Dave Reynolds wrote a very nice summarization of the current state of reification
and "contexts" in RDF (repeated below).  I'd like to add a few observations.

We badly need the "set of statements" notion in much of our work using RDF.  Putting
statements into an RDF list or bag is NOT the solution (spacewise, its
a big loser).  Using reified statements is the current fallback position, and
its also a loser on space (but normally not as bad as using lists/bags of statements).

A "model" represents a set of statements, but queries that span models
are currently not supported, so that does not represent a way out (yet).

The Jena "reifiedOnly" bit is essentially useless.  You can't do matches
against statements that aren't added to a model, so we ALWAYS add
statements to our models, and hence the "reifiedOnly" bit is always set
to false, both for reified and non-reified statements.  If that bit could be
redefined to mean "is true in this model", that would be a step in the
right direction.  Alternatively, if we had a bit meaning "this statement
is reified", that would also be useful (for different reasons).

Contexts are not new or exotic.  Loom, Cyc, EpiKit, and PowerLoom have been
using them for years.  In all of these systems, contexts are arranged in
a hierarchy, and individual statements can be true in some contexts, false or
unknown in others.  Loom and PowerLoom implement a very efficient context
mechanism (derived from Edinburgh's OPLAN system) that adds an almost
invisible overhead to the rest of the processing overhead.  That overhead is
probably not quite so small when managing contexts on secondary storage,
but its not a killer.  Instead of adding a bit saying whether a statement is true
in a model (as I naively suggested above), what you really need is a data structure
that tells you which models/contexts a statement is true in (a model and a context
are the same thing from a logic perspective).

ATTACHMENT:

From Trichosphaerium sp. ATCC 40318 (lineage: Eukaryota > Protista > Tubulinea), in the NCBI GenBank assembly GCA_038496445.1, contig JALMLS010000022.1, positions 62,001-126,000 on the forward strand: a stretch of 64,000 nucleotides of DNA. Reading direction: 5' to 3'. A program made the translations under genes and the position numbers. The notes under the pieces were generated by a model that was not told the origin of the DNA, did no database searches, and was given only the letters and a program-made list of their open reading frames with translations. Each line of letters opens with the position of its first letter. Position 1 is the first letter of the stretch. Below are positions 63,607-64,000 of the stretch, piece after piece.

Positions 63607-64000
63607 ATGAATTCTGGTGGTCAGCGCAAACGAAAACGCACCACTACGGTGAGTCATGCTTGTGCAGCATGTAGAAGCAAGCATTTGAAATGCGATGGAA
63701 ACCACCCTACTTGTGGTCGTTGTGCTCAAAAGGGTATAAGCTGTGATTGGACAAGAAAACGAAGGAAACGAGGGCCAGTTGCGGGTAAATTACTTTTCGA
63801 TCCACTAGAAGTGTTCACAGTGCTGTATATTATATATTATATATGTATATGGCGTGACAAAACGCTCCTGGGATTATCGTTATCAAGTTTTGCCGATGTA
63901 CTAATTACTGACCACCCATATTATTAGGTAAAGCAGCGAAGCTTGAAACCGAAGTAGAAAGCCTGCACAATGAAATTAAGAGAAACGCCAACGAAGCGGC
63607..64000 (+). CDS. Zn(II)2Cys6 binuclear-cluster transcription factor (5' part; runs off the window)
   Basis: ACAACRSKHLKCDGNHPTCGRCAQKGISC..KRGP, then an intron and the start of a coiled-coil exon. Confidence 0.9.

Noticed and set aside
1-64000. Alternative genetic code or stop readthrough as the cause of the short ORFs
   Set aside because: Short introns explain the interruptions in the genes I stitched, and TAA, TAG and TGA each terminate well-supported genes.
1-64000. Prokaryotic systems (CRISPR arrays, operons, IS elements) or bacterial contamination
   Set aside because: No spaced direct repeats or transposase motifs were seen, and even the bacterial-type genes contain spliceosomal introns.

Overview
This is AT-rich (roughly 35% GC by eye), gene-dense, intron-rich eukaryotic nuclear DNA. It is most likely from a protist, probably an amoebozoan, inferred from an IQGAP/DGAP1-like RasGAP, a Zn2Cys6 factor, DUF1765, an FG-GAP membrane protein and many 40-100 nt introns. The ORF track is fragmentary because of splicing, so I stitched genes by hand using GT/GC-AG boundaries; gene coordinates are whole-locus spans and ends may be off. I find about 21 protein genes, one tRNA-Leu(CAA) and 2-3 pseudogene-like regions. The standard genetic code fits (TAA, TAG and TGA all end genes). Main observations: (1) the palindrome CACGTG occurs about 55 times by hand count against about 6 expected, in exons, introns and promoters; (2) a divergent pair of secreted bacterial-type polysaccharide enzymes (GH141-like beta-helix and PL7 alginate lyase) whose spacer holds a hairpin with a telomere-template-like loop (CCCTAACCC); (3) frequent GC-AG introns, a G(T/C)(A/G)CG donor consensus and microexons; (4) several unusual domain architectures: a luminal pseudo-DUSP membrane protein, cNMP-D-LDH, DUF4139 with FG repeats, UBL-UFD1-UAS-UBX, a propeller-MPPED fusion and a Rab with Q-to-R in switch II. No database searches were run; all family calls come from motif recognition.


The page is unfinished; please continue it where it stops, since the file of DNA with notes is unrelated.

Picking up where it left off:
Finally, models/contexts should be first class entities, i.e., they should be resources.
That way, you can make statements about all statements in a context.  That's
where the space saving comes from -- if you have 500 statements that all have the
same last-modified timestamp and the same author, you can put them into a context that has a
single timestamp statement and a single author statement.  With reification, you
need 500 timestamp statements and 500 author statements.

We have partially worked out a scheme where we could use namespaces
to encode context information.  This would be an enormous kludge, and would run
contrary to the spirit of what namespaces are for, but it would solve the space
problem just alluded to.  We would prefer that someone fearlessly step forward and offer
up a system that supports contexts in a way that does not violate the current RDF
religion.  Sometimes you need to ignore the theoreticians and just build stuff.
Implementationally (and semantically), contexts aren't really all that difficult.

Cheers,
Bob

At 09:32 AM 11/21/2002 +0000, Dave Reynolds wrote:
The only concept in RDF itself which allows you to identify where a statement
came from is reification.

There is no notion of a "set of statements" as a first class thing in RDF. Jena
Models are convenient ways to work with sets of statements but are not
themselves RDF entities - you can't have one Jena Model "inside" another and if
you could there would be no way easy to write out such a structure in RDF/XML.

You can use reification to represent the provenance of statements in a Jena
model. You do have to do this manually - iterate over the set and create the
explicit reification yourself - there is no "addSetToModelWithProvenance"
operation.

The difficulty with this is that it generates a lot of triples. Jena does
attempt to help here by providing a shortcut way of representing reification
(Statements can be treated as Resources and have properties attached to them).
This is convenient but not quite correct given the working group interpretations
and doesn't interact well with the RDF/XML reader/writers. This will be sorted
out.

Dave